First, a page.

PETIT DE GRAT: A project examining the viability of establishing a seaweed aquaculture industry in Cape Breton received funding from the federal government last week.
On February 12 at Université Sainte-Anne in Petit de Grat, Cape Breton-Canso MP Rodger Cuzner announced $248,816 in funding to the Aquaculture Association of Nova Scotia (AANS) through the Atlantic Canada Opportunities Agency’s Business Development Program.
“Whenever you can get corporate Canada aligned with some government dollars, where there’s a greater public good, I think that’s a good thing,” Cuzner told the crowd.
Noting the presence of industry partners Premium Seafoods, Louisbourg Seafoods and Bounty Bay Shellfish, as well as government and community partners, Cuzner was encouraged by the commitment to work together.
“Targeted investments, key investments in innovation, in marketing, those are essential for businesses to succeed and communities to continue to grow,” the veteran MP noted. “We have to be innovative. The companies that are involved there now, I think they’re recognizing… the huge potential in the seed plant market and what’s ahead.”
Pointing to the potential in ocean plants, and the research that’s been done, Cuzner said this is public money well spent. As proof, he pointed to the iodine, minerals and vitamins found naturally in plants like sugar kelp. A press release from ACOA noted that seaweed has applications as a food, in nutraceuticals and cosmetics, natural health supplements, and agricultural fertilizers.
“The benefits from those types of plants are seen throughout our economy,” Cuzner said. “Sugar kelp has a promising cultivation potential as the technology to produce seeds to grow kelp has already been proven quite successful in other regions.”
Over the next three years, the AANS will conduct on-site trials and explore market opportunities for the products they develop. The onsite trials for this project will take place at sites owned by Bounty Bay Shellfish, Louisbourg Seafoods/Cape Breton Bivalve Inc. and in Arichat with Premium Seafoods
Dr. Isabelle Tremblay, research and development coordinator with the AANS, said the project has great potential for her group, the businesses involved and the entire aquaculture sector.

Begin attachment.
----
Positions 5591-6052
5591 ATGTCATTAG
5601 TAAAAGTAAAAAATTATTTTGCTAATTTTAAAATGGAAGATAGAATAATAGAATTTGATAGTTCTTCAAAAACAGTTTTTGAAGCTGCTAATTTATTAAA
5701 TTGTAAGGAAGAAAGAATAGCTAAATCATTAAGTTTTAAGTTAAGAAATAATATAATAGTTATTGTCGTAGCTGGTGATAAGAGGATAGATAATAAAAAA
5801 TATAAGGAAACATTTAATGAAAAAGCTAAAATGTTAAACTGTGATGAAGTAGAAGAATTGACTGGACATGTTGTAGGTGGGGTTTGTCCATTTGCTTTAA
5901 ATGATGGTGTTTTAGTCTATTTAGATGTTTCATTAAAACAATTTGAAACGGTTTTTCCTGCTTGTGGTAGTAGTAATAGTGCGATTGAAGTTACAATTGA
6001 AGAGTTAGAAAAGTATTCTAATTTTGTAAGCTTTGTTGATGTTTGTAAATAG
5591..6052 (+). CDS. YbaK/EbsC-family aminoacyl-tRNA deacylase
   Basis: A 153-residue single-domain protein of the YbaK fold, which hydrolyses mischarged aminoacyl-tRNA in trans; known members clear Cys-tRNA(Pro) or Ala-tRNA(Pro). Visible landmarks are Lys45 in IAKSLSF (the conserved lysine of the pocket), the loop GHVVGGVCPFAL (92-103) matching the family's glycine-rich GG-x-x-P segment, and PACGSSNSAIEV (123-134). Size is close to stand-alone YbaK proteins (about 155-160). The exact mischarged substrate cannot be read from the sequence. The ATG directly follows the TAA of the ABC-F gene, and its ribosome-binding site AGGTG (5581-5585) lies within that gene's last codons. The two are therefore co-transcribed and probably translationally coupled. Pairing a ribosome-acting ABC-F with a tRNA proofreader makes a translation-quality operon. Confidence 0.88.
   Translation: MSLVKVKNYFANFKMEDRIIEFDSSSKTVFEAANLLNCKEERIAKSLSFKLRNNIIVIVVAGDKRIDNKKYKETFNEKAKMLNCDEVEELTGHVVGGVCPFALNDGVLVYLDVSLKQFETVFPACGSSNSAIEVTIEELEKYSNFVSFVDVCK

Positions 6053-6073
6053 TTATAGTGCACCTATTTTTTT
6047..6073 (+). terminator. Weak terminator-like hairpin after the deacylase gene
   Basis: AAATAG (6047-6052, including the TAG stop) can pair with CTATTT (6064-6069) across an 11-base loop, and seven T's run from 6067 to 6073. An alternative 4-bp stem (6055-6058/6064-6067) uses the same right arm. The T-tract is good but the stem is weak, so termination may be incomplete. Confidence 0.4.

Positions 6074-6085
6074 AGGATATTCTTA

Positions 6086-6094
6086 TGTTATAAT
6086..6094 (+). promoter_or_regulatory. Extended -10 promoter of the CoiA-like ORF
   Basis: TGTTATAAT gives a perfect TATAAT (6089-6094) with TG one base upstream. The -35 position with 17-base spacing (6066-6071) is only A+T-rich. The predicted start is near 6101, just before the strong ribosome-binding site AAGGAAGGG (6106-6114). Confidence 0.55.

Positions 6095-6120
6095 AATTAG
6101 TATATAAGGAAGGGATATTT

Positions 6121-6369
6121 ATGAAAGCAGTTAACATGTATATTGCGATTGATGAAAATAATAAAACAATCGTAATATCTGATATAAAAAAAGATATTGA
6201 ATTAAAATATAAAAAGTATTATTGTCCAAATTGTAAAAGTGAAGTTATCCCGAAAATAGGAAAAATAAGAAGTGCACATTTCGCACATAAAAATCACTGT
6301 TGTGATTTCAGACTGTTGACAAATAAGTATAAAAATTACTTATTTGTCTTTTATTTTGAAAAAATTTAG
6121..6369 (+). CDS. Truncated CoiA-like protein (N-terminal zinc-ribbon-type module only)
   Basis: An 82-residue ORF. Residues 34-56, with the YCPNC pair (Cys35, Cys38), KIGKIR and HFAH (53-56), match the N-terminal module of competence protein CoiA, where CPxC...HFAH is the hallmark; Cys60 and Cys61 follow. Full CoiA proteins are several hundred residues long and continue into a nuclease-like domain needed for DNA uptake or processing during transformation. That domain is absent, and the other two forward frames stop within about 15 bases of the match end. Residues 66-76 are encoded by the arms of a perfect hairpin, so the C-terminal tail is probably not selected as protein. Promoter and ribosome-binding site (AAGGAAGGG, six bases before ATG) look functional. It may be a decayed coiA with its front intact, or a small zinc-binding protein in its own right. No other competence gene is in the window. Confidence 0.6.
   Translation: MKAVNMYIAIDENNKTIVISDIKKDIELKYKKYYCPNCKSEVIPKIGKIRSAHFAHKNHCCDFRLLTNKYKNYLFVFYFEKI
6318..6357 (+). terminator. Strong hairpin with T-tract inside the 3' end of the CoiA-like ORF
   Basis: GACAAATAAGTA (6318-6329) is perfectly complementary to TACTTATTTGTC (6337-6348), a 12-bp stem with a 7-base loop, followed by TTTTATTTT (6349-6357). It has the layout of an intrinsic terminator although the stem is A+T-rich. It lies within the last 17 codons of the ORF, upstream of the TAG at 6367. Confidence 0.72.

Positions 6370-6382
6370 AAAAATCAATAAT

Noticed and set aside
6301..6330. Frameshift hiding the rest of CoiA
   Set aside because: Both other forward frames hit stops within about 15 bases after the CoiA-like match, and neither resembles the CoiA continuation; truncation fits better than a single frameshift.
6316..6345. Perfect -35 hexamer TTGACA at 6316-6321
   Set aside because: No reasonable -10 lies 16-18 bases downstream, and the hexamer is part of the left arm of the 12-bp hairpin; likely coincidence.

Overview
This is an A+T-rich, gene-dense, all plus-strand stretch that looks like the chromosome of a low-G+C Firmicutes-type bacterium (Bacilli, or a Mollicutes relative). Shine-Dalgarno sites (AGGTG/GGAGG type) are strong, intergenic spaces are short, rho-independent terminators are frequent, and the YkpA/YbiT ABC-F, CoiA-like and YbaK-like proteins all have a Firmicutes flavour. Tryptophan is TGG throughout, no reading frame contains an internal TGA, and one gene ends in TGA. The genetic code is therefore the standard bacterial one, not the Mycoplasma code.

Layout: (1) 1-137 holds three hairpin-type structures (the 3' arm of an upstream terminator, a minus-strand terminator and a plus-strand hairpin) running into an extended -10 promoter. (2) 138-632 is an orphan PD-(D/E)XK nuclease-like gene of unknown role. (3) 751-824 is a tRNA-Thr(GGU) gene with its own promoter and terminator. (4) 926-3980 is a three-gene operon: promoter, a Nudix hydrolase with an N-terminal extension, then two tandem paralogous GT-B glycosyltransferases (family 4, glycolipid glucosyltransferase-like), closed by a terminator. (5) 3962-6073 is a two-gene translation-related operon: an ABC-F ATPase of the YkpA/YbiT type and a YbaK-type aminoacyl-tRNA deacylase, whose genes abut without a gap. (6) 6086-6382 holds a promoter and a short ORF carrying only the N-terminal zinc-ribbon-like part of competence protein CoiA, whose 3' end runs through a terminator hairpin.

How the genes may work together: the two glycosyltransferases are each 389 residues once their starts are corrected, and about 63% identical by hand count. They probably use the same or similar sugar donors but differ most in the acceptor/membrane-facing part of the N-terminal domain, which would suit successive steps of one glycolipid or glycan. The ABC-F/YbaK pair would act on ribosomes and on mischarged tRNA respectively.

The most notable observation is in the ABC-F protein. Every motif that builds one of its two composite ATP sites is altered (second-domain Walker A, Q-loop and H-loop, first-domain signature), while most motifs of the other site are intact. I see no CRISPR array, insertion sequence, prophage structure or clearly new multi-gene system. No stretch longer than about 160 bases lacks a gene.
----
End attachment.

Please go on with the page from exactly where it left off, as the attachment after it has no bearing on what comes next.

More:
“For shellfish farmers, you can start seaweed cultivation using the existing infrastructure on your lease, and with little change or little adaptation, you’re able to tap into a new resource and… diversify your aquaculture with little investment,” Dr. Tremblay explained.
She said seaweed is an important, emerging market around the world, there are plenty of resources in Nova Scotia and people are looking for good quality products.
Bond Jonas, with Premium Seafoods, said she is “very excited” to be part of this new opportunity and for the Isle Madame company to continue working with the Marine Research Centre in Petit de Grat.
She said with a closed shrimp plant in Arichat, Premium is exploring ways to renovate the facility to now process seaweed.
“The fisheries in Arichat area have been declining over a year or so and Premium has been reaching out trying to put feelers out for any new opportunities,” Jonas said. “Sea vegetables are very new for us. We have scallops on site. We’ve been doing scallops for several years now and sea vegetables would help us increase the bounty of Arichat harbour and employment in this area.”
The three-year project will be broken up into two branches, Dr. Tremblay noted. One will be a seaweed cultivation trial, the other part will develop a viable commercial roadmap.
The AANS also developed a collaboration with Merinov, a group from Québec, for the seaweed cultivation trials. Merinov has expertise in the development of seaweed aquaculture for commercial purposes and will play an active role in the project.
Dr. Marie Lionard, industrial researcher with Merinov, will be working with all partners during the research phase using the knowledge acquired from research conducted over the past five years in Quebec. She said there are environmental differences (weather, water salinity) between Nova Scotia and Quebec which must be taken into consideration, but using sugar kelp will help mitigate those challenges since researchers are already familiar with that sea plant.
Dr. Lionard explained they will start with seeds in the water in autumn and let them grow over winter, while researchers analyze the seaweed and monitor its growth. Because of weather changes from year-to-year, she said it will be helpful to grow the seaweed over multiple seasons. She added they will also be trying to grow other species in coming years like dulce.